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1984 + ? PDF Print Email
Written by Alan Fahrner   
Tuesday, 19 June 2012 22:38

1984 + ?

As Jeremy passed the deteriorating wood-tiled church on North Main Street, he tried to remember just how long ago its large doors had been locked for the last time. Was it ten years? Longer? Shorter? However far back it was, the doors were no longer white, having lost the battle with weather that any abandoned building does. Its handicapped ramp had also, long ago, seen its rust color turn into the hue of gray decay. From the looks of it, it also lost its structural integrity—a fitting unsafe entry path to an unused church.

For that matter, even religious worship would have been permitted if the proles had shown any sign of needing or wanting it.1

Jeremy tried to narrow down the actual year by remembering other connected events. Although what finally finished off the small congregation was the hate-crime judgment against their minister, he wasn't the first conviction in Antrim when the Tolerance Purge ("Tolperge" in Newspeak) arrived. Not surprisingly, the first Tolperge drive avoided houses of worship, focusing instead on businesses. Religious kooks would be allowed their bigotry, at least for a time, but owning a business was a privilege in the eyes of the Federal Government, the Department of Tolerance, and their Tolerance Czar ("Fedgov," "Deptol," and "Czartol" respectively).

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Last Updated on Tuesday, 19 June 2012 23:43
What If'ing the Lord Almighty PDF Print Email
Written by Alan Fahrner   
Sunday, 27 May 2012 12:00

The Book of Ezra starts of with some great news: Cyrus (king of Persia) proclaimed that the exiled Jews can return to their homeland and rebuild their temple. Not only that, but he encouraged those around the Israelites to donate everything from gold to animals "for the house of God that is Jerusalem" (Ezra 1:4, English Standard Version). Cyrus was also someone who puts his money where his mouth is, and returned 4,500 "vessels of gold and silver" Nebuchadnezzar had taken from Jerusalem back with the returning expatriates (see Ezra 1:7-11). Not a bad way to head back home, eh?

I will admit that after reading through that book this week, the good news that starts Ezra off isn't what is going to stick with me. Instead, it's the situation dealt with in the last two chapters. This is how the ninth chapter begins:

After these things had been done, the officials approached me and said, "The people of Israel and the priests and the Levites have not separated themselves from the peoples of the lands...For they have taken some of their daughters to be wives for themselves and for their sons, so that the holy race has mixed itself with the peoples of the lands. And in this faithlessness the hand of the officials and chief men has been foremost" (Ezra 9:1—2).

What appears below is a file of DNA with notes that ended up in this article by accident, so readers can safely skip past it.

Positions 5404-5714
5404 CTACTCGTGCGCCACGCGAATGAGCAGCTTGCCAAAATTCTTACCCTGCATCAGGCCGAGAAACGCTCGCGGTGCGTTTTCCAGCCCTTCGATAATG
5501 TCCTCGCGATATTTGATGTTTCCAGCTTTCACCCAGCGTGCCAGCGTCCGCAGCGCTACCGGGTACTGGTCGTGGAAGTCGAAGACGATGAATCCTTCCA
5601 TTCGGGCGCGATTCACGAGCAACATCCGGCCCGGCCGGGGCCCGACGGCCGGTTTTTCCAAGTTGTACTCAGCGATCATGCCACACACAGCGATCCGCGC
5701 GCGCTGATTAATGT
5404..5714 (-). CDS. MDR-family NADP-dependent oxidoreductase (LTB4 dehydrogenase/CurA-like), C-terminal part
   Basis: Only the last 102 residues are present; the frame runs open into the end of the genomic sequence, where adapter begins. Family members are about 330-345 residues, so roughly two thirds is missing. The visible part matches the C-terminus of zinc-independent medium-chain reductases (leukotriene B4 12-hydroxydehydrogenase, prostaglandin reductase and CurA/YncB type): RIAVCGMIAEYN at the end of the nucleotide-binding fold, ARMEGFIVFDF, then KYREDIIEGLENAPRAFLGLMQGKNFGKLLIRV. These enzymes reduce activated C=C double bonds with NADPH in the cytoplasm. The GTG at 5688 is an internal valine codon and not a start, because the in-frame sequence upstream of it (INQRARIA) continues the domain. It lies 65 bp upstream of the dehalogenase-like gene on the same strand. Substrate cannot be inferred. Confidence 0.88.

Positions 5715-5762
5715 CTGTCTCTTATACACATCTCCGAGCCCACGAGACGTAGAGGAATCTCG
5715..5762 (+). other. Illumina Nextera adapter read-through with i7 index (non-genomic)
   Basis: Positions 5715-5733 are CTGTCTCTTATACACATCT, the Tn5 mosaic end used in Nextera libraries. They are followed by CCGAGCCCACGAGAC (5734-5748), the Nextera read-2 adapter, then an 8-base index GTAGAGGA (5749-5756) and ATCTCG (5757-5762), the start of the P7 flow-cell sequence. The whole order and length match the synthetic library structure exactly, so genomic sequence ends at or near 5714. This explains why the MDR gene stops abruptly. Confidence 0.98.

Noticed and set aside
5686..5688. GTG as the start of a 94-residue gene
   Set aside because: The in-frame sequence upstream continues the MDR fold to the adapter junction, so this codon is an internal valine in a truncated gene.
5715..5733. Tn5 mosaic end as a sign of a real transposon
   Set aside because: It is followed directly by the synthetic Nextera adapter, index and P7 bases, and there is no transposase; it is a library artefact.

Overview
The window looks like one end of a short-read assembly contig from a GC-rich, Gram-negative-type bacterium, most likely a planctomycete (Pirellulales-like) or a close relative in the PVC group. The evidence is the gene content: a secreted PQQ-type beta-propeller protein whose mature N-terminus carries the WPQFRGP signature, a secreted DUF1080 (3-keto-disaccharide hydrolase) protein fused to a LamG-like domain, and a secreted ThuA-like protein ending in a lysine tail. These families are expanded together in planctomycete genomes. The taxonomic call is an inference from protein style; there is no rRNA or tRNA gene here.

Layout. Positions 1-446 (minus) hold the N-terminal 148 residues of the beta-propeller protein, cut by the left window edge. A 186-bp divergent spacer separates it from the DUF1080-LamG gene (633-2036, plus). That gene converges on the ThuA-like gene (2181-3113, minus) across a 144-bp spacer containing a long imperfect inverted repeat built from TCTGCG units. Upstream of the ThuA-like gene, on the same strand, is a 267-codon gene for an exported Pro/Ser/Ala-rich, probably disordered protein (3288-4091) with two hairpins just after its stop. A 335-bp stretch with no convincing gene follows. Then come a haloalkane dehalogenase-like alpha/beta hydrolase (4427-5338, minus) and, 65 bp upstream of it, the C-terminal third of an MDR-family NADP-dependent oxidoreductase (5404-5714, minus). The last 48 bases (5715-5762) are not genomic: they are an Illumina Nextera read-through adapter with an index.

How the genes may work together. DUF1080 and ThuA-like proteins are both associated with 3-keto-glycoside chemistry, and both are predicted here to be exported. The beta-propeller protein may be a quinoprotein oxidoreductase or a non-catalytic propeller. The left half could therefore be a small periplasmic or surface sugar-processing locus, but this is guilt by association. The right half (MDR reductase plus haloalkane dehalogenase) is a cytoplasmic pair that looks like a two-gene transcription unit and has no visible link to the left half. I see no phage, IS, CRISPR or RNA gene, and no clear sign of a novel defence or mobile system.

Don't get me wrong, the officials and Ezra had every reason to be concerned. Israelites weren't suppose to marry people from other nations, and when they did it had catastrophic consequences. Even a smart guy like King Solomon proved the wisdom behind the Lord's prohibition:

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Last Updated on Friday, 29 June 2012 22:37
My Close Personal Friend Penn Jillette PDF Print Email
Written by Alan Fahrner   
Sunday, 20 May 2012 15:43

Okay, I'll be up front...I have never even met Penn the title of this article might be considered a wee bit of an exaggeration. :-)

No, he isn't a close personal friend, but I have had a couple times where Penn has responded to me on Twitter...and considering he's got over 1.7 million followers, that's almost like being famous. :-)

At this point some of you might be saying, "Who is Penn Jillette?" This is what he has (right at this moment) on his Twitter profile:

More than 1/2 (by weight) of Penn & Teller at the Rio in Vegas, Penn's Sunday School Podcast, P&T Tell a Lie on Discovery, P&T: Fool Us! on ITV.God, NO! - book

As that blurb indicates, he is the larger half of the Penn & Teller act, a pair of comedic magicians. If you have ever seen them, you also know he's the half that speaks (his smaller compadre never utters a word). And speak he does...during his magic acts...during their multiple TV shows...and in any other opportunity he is given. He is loud, fun, informative, and interesting...

And an extremely committed atheist.

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Compassion for I-580 PDF Print Email
Written by Alan Fahrner   
Sunday, 13 May 2012 17:50

As I type this I am listening to the greatest negative my apartment has—the constant, fairly loud sound of traffic (often very heavy traffic). I've basically gotten use to it, but I still notice it...especially at places in my abode that have reduced sound proofing (for example, the huge door to the outdoors just before the kitchen).